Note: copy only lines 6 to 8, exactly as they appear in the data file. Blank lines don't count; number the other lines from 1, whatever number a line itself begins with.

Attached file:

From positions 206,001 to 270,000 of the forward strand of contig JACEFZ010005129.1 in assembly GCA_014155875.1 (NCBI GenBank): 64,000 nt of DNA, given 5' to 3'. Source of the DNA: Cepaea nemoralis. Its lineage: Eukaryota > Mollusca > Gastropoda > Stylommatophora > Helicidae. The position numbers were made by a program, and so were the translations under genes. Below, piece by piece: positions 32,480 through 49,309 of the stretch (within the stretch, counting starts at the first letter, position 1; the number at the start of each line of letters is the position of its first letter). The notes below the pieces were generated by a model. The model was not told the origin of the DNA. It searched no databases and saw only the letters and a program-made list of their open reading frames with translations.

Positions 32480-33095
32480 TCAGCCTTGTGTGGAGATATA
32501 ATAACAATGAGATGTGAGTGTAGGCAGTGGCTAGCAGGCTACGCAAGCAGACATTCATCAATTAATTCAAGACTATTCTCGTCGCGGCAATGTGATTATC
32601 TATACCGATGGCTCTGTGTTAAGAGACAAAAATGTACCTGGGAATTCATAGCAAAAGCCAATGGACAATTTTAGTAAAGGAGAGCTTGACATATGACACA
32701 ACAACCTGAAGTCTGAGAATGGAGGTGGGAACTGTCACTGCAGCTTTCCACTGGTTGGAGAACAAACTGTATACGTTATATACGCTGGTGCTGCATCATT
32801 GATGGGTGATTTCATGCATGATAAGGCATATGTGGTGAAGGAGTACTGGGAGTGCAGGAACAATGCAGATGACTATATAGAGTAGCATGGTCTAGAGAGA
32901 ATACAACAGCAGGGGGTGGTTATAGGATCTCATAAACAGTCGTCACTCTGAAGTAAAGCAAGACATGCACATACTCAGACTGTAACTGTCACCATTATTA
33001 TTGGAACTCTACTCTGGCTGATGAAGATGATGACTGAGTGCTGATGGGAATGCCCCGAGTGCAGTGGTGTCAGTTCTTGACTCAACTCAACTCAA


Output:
32701 ACAACCTGAAGTCTGAGAATGGAGGTGGGAACTGTCACTGCAGCTTTCCACTGGTTGGAGAACAAACTGTATACGTTATATACGCTGGTGCTGCATCATT
32801 GATGGGTGATTTCATGCATGATAAGGCATATGTGGTGAAGGAGTACTGGGAGTGCAGGAACAATGCAGATGACTATATAGAGTAGCATGGTCTAGAGAGA
32901 ATACAACAGCAGGGGGTGGTTATAGGATCTCATAAACAGTCGTCACTCTGAAGTAAAGCAAGACATGCACATACTCAGACTGTAACTGTCACCATTATTA